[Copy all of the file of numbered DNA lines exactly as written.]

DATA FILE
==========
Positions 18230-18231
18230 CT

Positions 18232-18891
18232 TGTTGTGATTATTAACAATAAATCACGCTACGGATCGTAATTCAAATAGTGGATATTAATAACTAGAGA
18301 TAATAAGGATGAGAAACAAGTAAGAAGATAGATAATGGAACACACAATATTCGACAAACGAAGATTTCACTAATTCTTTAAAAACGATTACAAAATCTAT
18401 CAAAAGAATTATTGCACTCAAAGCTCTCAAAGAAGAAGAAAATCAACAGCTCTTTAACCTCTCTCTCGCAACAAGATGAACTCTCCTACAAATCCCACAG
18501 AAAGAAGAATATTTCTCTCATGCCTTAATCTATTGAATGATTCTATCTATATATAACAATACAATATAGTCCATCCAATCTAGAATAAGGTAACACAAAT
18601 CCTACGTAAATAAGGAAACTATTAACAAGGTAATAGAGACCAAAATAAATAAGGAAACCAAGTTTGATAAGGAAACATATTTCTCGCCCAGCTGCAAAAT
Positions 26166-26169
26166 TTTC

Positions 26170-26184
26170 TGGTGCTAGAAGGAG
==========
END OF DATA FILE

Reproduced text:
Positions 18230-18231
18230 CT

Positions 18232-18891
18232 TGTTGTGATTATTAACAATAAATCACGCTACGGATCGTAATTCAAATAGTGGATATTAATAACTAGAGA
18301 TAATAAGGATGAGAAACAAGTAAGAAGATAGATAATGGAACACACAATATTCGACAAACGAAGATTTCACTAATTCTTTAAAAACGATTACAAAATCTAT
18401 CAAAAGAATTATTGCACTCAAAGCTCTCAAAGAAGAAGAAAATCAACAGCTCTTTAACCTCTCTCTCGCAACAAGATGAACTCTCCTACAAATCCCACAG
18501 AAAGAAGAATATTTCTCTCATGCCTTAATCTATTGAATGATTCTATCTATATATAACAATACAATATAGTCCATCCAATCTAGAATAAGGTAACACAAAT
18601 CCTACGTAAATAAGGAAACTATTAACAAGGTAATAGAGACCAAAATAAATAAGGAAACCAAGTTTGATAAGGAAACATATTTCTCGCCCAGCTGCAAAAT
Positions 26166-26169
26166 TTTC

Positions 26170-26184
26170 TGGTGCTAGAAGGAG